Well, I had hoped for an ending that would pull things back together, and I got that. I read the two last chapters today, Lindo Jong's "Double Face" and Jing-Mei (June) Woo's "A Pair of Tickets." The significance of the title of the first comes at the end of the chapter, as she and Waverly are visiting the hairdresser, who comments how much they look alike, which comes at first as an unpleasant surprise, but then leads them to examine one another's faces, and the mother, who has previously told the story about how her own mother had praised her for her straight nose ("A girl with a crooked nose is bound for misfortune" 257) notices that Waverly's nose is crooked, like her own, which was was broken in an accident on the bus. Waverly laughs it off, saying "Our nose isn't so bad... it makes us look devious (266). She goes on to say that people think they're "two-faced." At which point says, in the passage that closes the chapter and closes the book, so to speak, on Waverly and Lindo:
I think about our two faces. I think about my intentions. Which one is American? Which one is Chinese? Which one is better? If you show one, you must always sacrifice the other.
It is like what happened when I went back to China last year, after I had not been there for forty years. I had taken off my fancy jewelry. I did not wear loud colors. I spoke their language. I used their local money. But still, they knew. They knew my face was not one hundred percent Chinese. They still charge me high foreign prices.
So now I think, What did I lose? What did I get back in return? I will ask my daughter what she thinks. (266)
I take that last line as a not-so-subtle indication that the long-standing hostilities between mother and daughter are at an end, that they have learned finally to accept themselves and one another.
The very last chapter belongs to Jing-mei Woo. I noticed today for the first time that while each of the other six narrators has two chapters, Jing-Mei has four. That observation leads to an obvious question: Why? And having asked the question, the answer pops to mind: as the book opens, Jing-Mei's mom has just passed away, and the aunties are asking her to take her mom's place at the Joy Luck Club. So in her Mom's absence, Jing-Mei gets to fill in for her. Which makes sense, right?
Also in the first chapter, questions were raised and left open about Jing-Mei's two sisters: why they were abandoned, and what happened to them. Those questions are answered by Jing-mei's father when the two of them return to China to meet their long-lost relatives and re-establish their connection to their Chinese heritage:
My sisters look at me, proudly. "Meimei jandale," says one sister proudly to the other. "Little Sister has grown up." I look at their faces again and I see no trace of my mother in them. Yet they still look familiar. And now I also see what part of me is Chinese. It is so obvious. It is my family. It is in our blood. After all these years, it can finally be let go. (287-8)
I don't know that I'm ready yet to attempt an overall reaction to the book. I need some time to process, and I'll be interested to see what the students have to say as well. I do think that Amy Tan has done a good job of working out the complicated dynamics of this particular version of the immigrant experience, and in so doing has honored the obvious sacrifices made by the mothers on behalf of their daughters. I've been reading several other books (Curtis Sittenfeld's Prep and John Green's The Fault in Our Stars) at the same time that I've been reading this one with this one and the thing that seems to be sticking in my head that all three of them have in common has something to do with how difficult it is to appreciate and understand anyone else's subjective experience. Try as we might, the interior lives of even the ones we love best are in some senses unknown to us, much less the interior lives of the thousands and thousands of other souls who occupy the world of our immediate surroundings. It's deeply mysterious. On the last page of Prep, Sittenfeld has her narrator, Lee Fiora, make this observation shortly after graduation from prep school as she stands in the Park Street station in Boston waiting for a train:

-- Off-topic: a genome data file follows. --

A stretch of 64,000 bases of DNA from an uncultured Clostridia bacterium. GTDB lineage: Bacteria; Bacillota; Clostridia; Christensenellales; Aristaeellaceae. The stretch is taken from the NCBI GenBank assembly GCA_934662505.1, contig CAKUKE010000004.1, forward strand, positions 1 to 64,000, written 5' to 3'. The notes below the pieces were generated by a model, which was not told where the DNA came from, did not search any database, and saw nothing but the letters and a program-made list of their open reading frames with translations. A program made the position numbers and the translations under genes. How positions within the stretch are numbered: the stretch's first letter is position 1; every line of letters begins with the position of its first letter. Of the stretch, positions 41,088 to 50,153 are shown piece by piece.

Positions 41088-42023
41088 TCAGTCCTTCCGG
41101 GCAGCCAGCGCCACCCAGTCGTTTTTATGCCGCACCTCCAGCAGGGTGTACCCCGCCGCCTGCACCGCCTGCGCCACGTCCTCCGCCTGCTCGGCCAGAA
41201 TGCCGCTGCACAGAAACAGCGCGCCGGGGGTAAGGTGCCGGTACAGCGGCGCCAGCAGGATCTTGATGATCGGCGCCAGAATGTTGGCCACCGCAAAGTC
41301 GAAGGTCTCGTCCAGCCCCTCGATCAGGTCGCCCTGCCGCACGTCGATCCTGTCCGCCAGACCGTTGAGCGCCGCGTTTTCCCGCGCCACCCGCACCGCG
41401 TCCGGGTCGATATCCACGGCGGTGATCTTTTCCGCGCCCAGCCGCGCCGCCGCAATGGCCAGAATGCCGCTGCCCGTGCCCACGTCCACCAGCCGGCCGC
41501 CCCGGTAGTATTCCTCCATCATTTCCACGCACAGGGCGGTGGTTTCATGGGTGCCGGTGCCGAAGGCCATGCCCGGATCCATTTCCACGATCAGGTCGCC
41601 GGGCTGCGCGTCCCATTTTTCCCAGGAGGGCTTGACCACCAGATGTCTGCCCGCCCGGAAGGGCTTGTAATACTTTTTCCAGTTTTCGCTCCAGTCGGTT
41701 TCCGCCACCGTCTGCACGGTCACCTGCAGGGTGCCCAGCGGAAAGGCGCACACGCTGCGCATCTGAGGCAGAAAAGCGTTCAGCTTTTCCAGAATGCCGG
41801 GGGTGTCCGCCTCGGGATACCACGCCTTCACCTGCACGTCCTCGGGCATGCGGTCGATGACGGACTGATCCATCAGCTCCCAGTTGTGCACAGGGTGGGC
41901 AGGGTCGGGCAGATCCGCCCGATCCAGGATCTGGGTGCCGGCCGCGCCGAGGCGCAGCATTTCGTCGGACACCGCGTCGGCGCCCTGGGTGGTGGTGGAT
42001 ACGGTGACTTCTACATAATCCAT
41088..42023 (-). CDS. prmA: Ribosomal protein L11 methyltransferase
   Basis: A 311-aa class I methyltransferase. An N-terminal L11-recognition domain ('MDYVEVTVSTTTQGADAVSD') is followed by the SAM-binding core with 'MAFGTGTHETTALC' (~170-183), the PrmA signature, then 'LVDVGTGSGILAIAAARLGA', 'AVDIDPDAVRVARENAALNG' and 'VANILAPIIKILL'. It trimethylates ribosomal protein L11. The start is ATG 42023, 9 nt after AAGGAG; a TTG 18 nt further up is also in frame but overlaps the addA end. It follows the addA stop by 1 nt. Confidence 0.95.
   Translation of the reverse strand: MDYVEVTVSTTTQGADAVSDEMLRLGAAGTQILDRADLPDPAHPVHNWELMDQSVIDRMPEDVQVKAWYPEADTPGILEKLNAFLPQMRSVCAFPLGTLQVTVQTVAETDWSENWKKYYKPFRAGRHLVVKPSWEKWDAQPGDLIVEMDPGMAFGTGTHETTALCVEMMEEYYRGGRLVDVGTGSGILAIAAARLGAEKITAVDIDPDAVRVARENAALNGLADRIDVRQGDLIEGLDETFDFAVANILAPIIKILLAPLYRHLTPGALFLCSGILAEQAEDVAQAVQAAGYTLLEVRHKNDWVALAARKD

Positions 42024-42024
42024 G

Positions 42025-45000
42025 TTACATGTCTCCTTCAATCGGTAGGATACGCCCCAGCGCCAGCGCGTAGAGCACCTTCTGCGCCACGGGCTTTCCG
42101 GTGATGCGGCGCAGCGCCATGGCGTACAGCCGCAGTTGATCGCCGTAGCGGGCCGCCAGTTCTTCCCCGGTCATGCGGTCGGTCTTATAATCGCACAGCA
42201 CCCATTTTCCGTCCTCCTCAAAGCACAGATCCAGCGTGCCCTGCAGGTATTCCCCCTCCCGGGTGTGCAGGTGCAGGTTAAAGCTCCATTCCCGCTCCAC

I remembered it was Monday. And rush hour—that was why the station was so crowded. Around me on the platform, people passed by, or stopped in a spot to wait: a black man in a blue shirt and a black pinstriped suit; a white teenager with headphones on, wearing a tank top and jeans that were too big for him; two women in their forties, both with long ponytails, both wearing nurse's uniforms. There was a woman with a bob and bangs in a silk shirt and matching jacket, a guy in paint-speckled overalls. All these people! There were so many of them! A black grandmother holding the hand of a boy who looked about six, three more white guys in business suits, a pregnant woman in a t-shirt. What had they all been doing for the last four years? Their lives had nothing to do with Ault.
It seems to me that Amy Tan, in a similar way, is trying to honor the experience of the women whose sacrifices made their daughters' more comfortable but perhaps less heroic lives possible. It concerns me that in the last forty or fifty years the culture of parenting that I grew up with has been to a large degree replaced with a culture that is less about sacrifice on behalf of your children and more about fitting your children into a life whose primary purpose seems to be professional advancement and personal satisfaction on your own behalf. I'm overgeneralizing, of course. But it's out there, and I think that it's one of the less overt but nevertheless significant meta-messages of The Joy Luck Club.